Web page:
JohnVidler.co.uk

3D Printed Parts

Charge Cover Release Lever for My Nissan Leaf

My car - a Nissan Leaf (2011) - is known for the plastic of the charge cover release lever being particularly brittle; apparently Nissan have fixed this in the newer cars, but in mine, it eventually broke off in my hand (ouch...) and needed replacing.

Nissan offers the entire cable assembly as a replacement for a sizeable sum, so rather than do that, I did a little digging online and found this on Thingiverse: Nissan LEAF 2011-2012 charge port release by JNissi.

In my ignorance, I initially assumed that the part would be the same everywhere, but JNissi's part was for a left-hand-drive car in the US, and naturally, Nissan have mirrored the parts for the right-hand-drive version sold in the UK, so my initial print didn't fit.

I mirrored the part using OpenSCAD, then printed again, and the result was this!

A few coats of paint later, and we have this! Good as new!

I've been using this one ever since, and it is much more robust than the old one. I don't even think about it being a custom part.

If anyone has access to a transparent sticker printer, I'd pay for a good one-off replacement icon for the lever :)

Replacement CHAdeMO Socket Cover

Also on my car, the high-current DC charge connector (The CHAdeMO socket) has a cover that has to be flipped out to connect the plug, and the previous owner of the car seems to have fallen foul of the common issue of snapping this cover off by closing the outer flap before closing the cover.

Its very easily done - one of my friends, thinking they would help, did try and do the same for the J1772 connector on the other side without noticing the cover either.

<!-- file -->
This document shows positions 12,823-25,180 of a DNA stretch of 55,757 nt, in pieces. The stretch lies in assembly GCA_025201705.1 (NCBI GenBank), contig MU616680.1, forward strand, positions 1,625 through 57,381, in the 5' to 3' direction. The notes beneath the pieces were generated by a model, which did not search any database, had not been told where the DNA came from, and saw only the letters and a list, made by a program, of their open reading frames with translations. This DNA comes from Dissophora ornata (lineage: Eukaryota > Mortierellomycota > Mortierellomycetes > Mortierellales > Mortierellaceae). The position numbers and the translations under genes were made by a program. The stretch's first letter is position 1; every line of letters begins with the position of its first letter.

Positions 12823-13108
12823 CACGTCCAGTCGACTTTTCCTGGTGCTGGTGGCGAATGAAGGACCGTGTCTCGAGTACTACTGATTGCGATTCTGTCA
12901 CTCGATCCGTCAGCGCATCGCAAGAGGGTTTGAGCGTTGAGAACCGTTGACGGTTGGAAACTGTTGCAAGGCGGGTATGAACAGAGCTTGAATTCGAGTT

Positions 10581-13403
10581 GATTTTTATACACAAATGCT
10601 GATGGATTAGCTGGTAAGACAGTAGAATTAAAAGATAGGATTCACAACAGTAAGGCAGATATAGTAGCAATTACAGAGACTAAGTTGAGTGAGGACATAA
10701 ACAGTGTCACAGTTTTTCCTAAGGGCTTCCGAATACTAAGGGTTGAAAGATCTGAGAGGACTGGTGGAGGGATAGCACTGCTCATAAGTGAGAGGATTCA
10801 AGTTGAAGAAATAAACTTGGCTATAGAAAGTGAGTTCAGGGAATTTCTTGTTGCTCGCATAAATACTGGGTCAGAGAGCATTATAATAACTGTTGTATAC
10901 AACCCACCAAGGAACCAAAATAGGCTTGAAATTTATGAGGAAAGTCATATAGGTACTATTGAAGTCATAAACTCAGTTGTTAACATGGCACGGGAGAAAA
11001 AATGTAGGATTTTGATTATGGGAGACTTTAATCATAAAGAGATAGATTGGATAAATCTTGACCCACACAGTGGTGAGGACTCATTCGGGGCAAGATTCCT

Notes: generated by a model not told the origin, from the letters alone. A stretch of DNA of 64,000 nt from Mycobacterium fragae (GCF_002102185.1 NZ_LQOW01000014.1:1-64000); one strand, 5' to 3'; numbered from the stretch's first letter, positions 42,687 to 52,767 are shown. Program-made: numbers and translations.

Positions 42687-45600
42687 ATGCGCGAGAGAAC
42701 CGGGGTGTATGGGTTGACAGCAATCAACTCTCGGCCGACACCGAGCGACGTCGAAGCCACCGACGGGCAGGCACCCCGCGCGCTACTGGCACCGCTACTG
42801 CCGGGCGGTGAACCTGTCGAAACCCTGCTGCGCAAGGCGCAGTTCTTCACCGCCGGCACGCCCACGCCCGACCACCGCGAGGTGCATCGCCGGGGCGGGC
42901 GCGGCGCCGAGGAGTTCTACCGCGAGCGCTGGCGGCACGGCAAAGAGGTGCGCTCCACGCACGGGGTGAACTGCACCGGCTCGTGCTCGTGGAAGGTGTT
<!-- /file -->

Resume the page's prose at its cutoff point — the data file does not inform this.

Almost all of the places that I charge the car are outside, so having the connections in the socket open to the elements (UK weather, yaaay...) isn't a great idea, so initially I thought I would just have the socket replaced in its entirity.

Unfortunately, the cost of a replacement socket is (at the time of writing) £70! So rather than shell out for that, I figured I could print a 'plug' to cover the connectors and call it a day.

The files for this object are up on Thingiverse, if you would like to print one yourself. I printed this in ABS at 0.2mm resolution, low quality, and it just slides into the socket like a glove, and the cover closes without fouling on anything.

Perched in the charge flap, for scale, mostly. The damange to the CHAdeMO cover can be seen (by its total abscence...). With some careful measuring, I could probably print a new flap entirely, as the spring and mountings are still there, but I'm not sure how difficult it would be to get the socket out to the state that I could attach the replacement.

But this works for now! It sits nicely in there as a light friction fit, and the cover doesn't foul on the plug as you close the flap either. I figured I had a bit of room here, too, so started thinking about making it look a bit fancier...

Some time later, and some Thingiverse searching, I found this Nissan keychain, and with a little modification to remove the key-loop, I had this. Printing it flat with the bed results in two completely flat, smooth surfaces to glue together, which is a nice bonus.

At this point, I'm so deep into this semi-pointless project, I might as well just carry on and paint it too. Here I've done the base coats on both parts, and have just been inking the letters prior to masking the face off for the top coats to go on for the smooth finish, once I've given these time to dry (my damp workshop tends to make paint take forever to dry).

... and while writing this article, I just noticed that the logo should have been on 45 degrees over. Oh well, it'll just have to be at a jaunty angle then.